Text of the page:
In its closing stanzas the poem depicts a gleam on the horizon, a pale yet positive gleam, which might carry another light, but in their anguish the mourners cannot see it. As for Hardy himself, he too confesses that he is struck speechless

Thomas Hardy

As the sensitive probing antennae of the human race, the poets – Heine, Arnold, Dickinson, Hopkins and Hardy – were among the first to grasp the central dis-ease of their civilisation and to articulate its symptoms. But, of course, that feeling of deep ontological insecurity, relating to Darwin’s theory of evolution and new historical studies of the Bible (emanating from German universities), ran through the whole century. It is recorded in thousands of anguished letters, diaries and journals, as it is explored in such autobiographies as William White’s The Autobiography of Mark Rutherford, dissenting minister (1881), Samuel Butler’s autobiographical novel The Way of All Flesh (published posthumously in 1903) and Edmund Gosse’s Father and Son (1907). But it found its summative expression in the work of Friedrich Nietzsche, who made it his life’s work to confront the death of God, to live through the sapping nihilism it gave birth to and then, in the name of life and historical advance, to transcend the negation – a momentous task.

In section 125 of The Gay Science, completed in July and published in the autumn of 1882 (the very same year that Emily Dickinson wrote the lyric about the amputation of God’s right hand), Nietzsche wrote the finest passages ever written on the death of the Christian Deity. He asked his readers whether they had heard of the madman who had lit a lantern and run into the market place shouting that he was looking for God:

‘Whither is God?’ he cried. ‘I shall tell you. We have killed him – you and I. All of us are his murderers. But how have we done this? How were we able to drink up the sea? Who gave us the sponge to wipe away the entire horizon? What did we do when we unchained the earth from the sun? Whither are we moving now? Away from all suns? Are we not plunging continually? Backward, sideward, forward, in all directions? Is there any up or down left? Are we not straying as through an infinite nothing?’

The madman’s extreme vertigo, following the demise of a grounding faith, is strikingly expressed.

Friedrich Nietzsche

Nietzsche claimed that all philosophy was unconscious memoir. The first source of this existential dizziness must have resided in the author himself. Nietzsche, like the young Hardy, had been a devout Christian as a child, starting the wheels of day with trustful prayer. His forbears were all Lutheran: his father and both his grandparents had been Lutheran ministers, and it would have been expected that he too would follow the same religious path. His early years were immersed in Biblical texts, in Lutheran hymns, in his father’s sermons – each day shaped by the pious practices of the Protestant household. The madman’s giddiness is, first, the dilemma of Nietzsche; but it is also, by implication, the sad inheritance of his generation.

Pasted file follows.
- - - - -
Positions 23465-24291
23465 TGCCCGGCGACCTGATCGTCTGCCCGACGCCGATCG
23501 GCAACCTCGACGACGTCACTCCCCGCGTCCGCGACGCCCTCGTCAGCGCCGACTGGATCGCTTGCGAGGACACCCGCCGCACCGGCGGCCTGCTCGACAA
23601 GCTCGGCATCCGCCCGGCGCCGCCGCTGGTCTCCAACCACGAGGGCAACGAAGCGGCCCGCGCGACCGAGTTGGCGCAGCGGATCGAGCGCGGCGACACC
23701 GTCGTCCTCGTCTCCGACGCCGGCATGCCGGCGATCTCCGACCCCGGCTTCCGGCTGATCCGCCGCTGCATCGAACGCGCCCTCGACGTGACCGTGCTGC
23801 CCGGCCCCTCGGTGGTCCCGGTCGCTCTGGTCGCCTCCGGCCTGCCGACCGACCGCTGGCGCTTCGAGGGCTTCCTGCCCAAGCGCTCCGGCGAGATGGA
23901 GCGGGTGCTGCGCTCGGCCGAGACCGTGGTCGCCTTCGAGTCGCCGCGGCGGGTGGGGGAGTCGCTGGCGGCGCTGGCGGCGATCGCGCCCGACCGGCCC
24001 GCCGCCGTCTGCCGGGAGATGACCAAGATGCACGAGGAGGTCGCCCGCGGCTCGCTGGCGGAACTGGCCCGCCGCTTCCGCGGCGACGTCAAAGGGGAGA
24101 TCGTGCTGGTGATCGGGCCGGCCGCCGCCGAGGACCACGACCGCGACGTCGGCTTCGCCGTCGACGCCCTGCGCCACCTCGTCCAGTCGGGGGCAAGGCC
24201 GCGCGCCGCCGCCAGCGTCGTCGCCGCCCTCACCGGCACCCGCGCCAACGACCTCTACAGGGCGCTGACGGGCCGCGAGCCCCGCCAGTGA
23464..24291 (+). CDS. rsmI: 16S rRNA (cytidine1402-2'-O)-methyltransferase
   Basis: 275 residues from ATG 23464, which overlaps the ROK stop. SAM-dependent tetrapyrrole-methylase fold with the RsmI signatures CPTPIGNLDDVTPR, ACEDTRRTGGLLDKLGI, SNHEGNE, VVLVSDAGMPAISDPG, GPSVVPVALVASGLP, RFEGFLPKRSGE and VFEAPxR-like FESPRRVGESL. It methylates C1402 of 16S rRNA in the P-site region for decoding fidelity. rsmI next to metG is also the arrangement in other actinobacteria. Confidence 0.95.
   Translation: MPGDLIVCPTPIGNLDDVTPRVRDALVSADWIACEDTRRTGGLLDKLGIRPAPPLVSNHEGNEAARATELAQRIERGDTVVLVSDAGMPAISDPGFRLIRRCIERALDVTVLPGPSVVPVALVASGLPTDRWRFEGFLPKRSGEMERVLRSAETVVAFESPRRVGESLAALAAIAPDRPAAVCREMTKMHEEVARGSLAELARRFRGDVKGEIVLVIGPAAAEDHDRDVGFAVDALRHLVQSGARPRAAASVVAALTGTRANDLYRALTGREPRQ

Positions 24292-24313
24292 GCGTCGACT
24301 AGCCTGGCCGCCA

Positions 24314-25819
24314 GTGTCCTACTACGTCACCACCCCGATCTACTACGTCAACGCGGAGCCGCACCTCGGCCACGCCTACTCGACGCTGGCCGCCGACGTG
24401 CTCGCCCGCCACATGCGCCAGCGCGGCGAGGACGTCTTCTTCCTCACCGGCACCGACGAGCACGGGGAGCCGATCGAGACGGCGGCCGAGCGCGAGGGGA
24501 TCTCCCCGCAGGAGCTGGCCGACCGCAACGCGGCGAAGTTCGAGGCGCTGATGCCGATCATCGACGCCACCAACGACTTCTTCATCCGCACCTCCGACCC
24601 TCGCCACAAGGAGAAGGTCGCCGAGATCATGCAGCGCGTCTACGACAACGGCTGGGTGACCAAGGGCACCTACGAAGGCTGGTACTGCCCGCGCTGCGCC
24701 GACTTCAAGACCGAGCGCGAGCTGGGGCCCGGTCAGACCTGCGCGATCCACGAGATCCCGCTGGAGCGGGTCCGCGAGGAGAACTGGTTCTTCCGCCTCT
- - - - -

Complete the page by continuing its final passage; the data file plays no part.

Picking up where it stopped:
Rather like the insane and sublime figure of Christ in Gérard de Nerval’s sonnet sequence Le Christ aux Oliviers, the madman struggles to face the predicament of human life deprived of the authority of the Father. He struggles to confront the metaphysical abyss. He then sets the questions for all those born in the new space and time of absolute doubt:

How shall we, the murderers of all murderers, comfort ourselves? What was holiest and most powerful of all that the world has yet owned has bled to death under our knives. Who will wipe this blood off? What water is there for us to clean ourselves? What festivals of atonement, what sacred games shall we have to invent? Is not the greatness of this deed too great for us?

The cultural task now, shouts the madman, is to enter a higher history. But in the market no one can understand. Disheartened, the crazy messenger throws his lamp to the ground, claiming that he has come too early for such momentous news. The death of a God requires time to be recognised and integrated.

The parable puts all of Nietzsche’s urgent and prolific work in context. For him, God’s requiem opened up horrifying new precipices of uncertainty, but it also brought a gleam of new light for those who, unlike the mourners in Hardy’s poem, had the audacity to look. Not an ignis fatuus, but an authentic illumination.

Certainly, what was experienced as a bloody murder and a traumatic funeral heralded the next act in the unfolding drama of the self.

In the next issue Peter Abbs will examine the life and work of Nietzsche. For further details of the story of the self see www.peterabbs.org